Skin changes are common when you have lupus, but you don't have to let them get the best of you. Medical treatment can get rid of some. You can also protect your skin and use cover-up tricks to make them less visible.
Ultraviolet (UV) rays in sunlight can trigger problems in your skin, such as a butterfly-shaped rash across the nose and cheeks. UV rays can also trigger patches of raised sores and even worsen the disease overall.
Both types of UV rays -- UVA and UVB -- are the culprits for these rashes. Try these prevention tips:
Use sunscreen every day. Do this even if you're only taking a short walk. Choose a sunscreen with an SPF of 50 or higher. To make sure you're protected against both types of UV rays, check the label to see that it contains mexoryl or avobenzone, or zinc or titanium dioxide.
Reapply sunscreen every 2 to 3 hours, or more often if you are sweating or swimming. Women can put sunscreen on before makeup.
Avoid peak sun hours. Try to stay out of the sun between 10 a.m. and 4 p.m., when sunlight is the strongest. Exercise outdoors in the early morning or late afternoon or evening.
Cover up. Wear long-sleeved shirts and long pants when you're outside. Also use UV-filtering sunglasses and a broad-brimmed hat.
Take more precautions if you're taking medicine. Some drugs can make you more sensitive to the sun, such as antibiotics or anti-inflammatory drugs. So be extra careful about avoiding sunlight.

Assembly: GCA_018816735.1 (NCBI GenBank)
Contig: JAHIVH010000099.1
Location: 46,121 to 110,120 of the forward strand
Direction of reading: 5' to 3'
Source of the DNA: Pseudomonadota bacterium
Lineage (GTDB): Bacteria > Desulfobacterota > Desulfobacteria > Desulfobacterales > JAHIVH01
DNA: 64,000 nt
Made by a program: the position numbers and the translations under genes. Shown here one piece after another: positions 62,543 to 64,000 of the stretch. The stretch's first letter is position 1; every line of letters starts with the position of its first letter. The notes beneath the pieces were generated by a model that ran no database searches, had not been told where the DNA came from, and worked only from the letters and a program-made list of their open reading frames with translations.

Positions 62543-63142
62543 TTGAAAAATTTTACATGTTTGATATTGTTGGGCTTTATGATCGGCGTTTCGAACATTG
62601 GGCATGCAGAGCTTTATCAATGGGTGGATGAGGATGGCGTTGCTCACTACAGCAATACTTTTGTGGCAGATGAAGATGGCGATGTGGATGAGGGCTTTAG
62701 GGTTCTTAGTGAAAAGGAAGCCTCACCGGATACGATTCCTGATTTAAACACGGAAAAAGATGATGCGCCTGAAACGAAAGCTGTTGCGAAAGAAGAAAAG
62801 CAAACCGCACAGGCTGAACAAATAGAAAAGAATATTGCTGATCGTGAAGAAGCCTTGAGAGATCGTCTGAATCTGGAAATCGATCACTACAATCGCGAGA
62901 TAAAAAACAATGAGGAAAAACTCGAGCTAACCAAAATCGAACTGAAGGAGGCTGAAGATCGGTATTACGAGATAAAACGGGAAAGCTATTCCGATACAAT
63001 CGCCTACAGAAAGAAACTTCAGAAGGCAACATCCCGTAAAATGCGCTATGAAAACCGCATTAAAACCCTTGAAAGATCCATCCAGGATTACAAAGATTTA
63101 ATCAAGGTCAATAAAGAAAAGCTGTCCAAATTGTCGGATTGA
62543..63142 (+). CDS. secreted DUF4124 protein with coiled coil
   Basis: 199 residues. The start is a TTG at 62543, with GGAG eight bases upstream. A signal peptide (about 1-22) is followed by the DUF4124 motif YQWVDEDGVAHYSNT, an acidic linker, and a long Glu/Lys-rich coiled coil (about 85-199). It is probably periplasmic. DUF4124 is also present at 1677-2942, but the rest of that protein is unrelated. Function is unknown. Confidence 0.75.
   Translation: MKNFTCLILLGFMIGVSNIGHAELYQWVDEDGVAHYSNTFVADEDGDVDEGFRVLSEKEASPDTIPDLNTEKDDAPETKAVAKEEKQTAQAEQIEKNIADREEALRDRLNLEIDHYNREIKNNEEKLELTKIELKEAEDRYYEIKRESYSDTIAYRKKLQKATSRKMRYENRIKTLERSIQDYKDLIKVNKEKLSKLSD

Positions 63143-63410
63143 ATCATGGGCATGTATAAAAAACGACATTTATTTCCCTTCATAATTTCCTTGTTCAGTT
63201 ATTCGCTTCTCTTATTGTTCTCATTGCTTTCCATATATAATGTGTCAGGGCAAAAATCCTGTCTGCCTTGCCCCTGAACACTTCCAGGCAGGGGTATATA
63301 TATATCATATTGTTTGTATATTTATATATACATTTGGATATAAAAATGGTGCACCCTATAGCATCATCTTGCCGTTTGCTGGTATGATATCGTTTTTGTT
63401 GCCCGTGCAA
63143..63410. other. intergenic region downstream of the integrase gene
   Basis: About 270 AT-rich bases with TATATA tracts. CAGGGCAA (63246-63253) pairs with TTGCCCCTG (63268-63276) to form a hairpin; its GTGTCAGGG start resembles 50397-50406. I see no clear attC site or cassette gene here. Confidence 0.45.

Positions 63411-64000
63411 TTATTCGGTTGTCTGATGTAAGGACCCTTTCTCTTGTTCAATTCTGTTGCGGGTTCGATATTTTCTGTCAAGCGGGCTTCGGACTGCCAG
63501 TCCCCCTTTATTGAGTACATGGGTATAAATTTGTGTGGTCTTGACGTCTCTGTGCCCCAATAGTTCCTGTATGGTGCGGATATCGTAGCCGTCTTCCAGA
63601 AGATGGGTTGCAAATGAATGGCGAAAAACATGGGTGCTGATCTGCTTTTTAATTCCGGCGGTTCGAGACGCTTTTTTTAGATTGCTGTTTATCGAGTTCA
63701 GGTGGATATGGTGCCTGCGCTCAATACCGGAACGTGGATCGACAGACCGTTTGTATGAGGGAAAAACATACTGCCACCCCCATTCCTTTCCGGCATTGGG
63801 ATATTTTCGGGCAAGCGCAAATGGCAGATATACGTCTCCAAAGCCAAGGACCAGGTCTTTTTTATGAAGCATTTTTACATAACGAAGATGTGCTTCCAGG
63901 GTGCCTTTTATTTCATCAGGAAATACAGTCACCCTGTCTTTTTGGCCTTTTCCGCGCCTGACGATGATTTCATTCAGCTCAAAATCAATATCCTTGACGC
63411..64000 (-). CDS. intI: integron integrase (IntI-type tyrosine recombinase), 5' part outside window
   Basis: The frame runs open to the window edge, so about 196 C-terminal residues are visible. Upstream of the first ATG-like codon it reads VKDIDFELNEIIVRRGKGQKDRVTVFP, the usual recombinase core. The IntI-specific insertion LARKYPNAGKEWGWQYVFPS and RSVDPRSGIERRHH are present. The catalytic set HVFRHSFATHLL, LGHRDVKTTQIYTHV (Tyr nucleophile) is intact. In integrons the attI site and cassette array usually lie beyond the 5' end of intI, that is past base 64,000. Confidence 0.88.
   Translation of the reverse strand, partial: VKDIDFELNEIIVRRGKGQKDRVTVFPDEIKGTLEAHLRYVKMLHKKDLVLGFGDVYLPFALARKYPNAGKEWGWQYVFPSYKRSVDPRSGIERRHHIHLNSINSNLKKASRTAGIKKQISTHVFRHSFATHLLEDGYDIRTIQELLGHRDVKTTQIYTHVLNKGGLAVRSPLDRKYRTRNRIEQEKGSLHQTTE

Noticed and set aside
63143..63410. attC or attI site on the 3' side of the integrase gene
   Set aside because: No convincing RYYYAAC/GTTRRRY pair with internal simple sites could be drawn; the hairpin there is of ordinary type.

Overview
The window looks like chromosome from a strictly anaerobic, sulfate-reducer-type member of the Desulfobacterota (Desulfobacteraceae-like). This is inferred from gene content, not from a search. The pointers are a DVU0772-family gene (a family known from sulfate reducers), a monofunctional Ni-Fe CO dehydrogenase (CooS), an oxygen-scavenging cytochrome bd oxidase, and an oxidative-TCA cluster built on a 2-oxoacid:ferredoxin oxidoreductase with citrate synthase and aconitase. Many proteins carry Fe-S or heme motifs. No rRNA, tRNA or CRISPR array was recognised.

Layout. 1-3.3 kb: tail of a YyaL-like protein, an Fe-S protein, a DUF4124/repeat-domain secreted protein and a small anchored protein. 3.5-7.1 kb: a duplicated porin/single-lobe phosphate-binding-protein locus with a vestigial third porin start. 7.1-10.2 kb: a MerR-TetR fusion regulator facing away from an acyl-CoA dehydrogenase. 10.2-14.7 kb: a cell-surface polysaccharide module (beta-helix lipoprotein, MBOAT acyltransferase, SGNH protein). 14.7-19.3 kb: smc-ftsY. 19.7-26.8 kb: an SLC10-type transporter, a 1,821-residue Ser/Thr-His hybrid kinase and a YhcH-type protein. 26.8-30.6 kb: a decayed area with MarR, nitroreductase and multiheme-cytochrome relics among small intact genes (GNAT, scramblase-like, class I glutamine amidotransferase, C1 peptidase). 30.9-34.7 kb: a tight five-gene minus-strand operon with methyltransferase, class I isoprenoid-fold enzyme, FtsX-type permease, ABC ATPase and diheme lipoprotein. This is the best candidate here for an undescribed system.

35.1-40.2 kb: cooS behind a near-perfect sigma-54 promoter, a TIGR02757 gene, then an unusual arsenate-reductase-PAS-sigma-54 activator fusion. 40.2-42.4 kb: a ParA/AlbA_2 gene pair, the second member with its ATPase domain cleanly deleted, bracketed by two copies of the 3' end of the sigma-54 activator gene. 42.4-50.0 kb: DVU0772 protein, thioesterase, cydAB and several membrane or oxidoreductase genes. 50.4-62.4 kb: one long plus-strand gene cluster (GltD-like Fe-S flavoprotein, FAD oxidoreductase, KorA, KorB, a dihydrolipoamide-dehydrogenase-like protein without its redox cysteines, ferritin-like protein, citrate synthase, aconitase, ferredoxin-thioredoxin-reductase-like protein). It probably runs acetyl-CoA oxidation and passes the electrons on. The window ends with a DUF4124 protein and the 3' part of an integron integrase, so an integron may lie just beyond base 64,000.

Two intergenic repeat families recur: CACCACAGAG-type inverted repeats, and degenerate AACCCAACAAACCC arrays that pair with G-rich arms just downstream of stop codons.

Medicine and Makeup for Rashes and Sores
If you have a butterfly-shaped rash on your face or other rashes, ask your doctor if corticosteroid creams, ointments, gels, or injections can help.
Uneven skin color, blotches, and scars can be caused by lupus. If you have them, makeup can be a good cover-up.
Try green hues to offset redness. Bleaching creams with hydroquinone can help dark spots.
If you have scars that are lumpy or pitted, your dermatologist can inject filler. You can also consider laser therapy for red or dark spots. But these are only an option if your lupus is not active, so get your doctor's OK first.
Lupus can also affect the skin on the inside of your mouth and nose. If you have sores in your mouth, gargle many times a day with hydrogen peroxide or buttermilk mixed with a little water. Ask your doctor about special mouthwash or dental paste that can help healing. For sores in your nose, try soothing them with petroleum jelly.
You may find that your fingertips turn red, white, or blue in the cold. This is known as Raynaud's phenomenon. To help with this problem, wear gloves and socks in cold weather or air-conditioned rooms. Buy over-the-counter hand warmers to keep in your pockets for warming your hands. Also avoid caffeine and cigarettes, which can make this problem worse.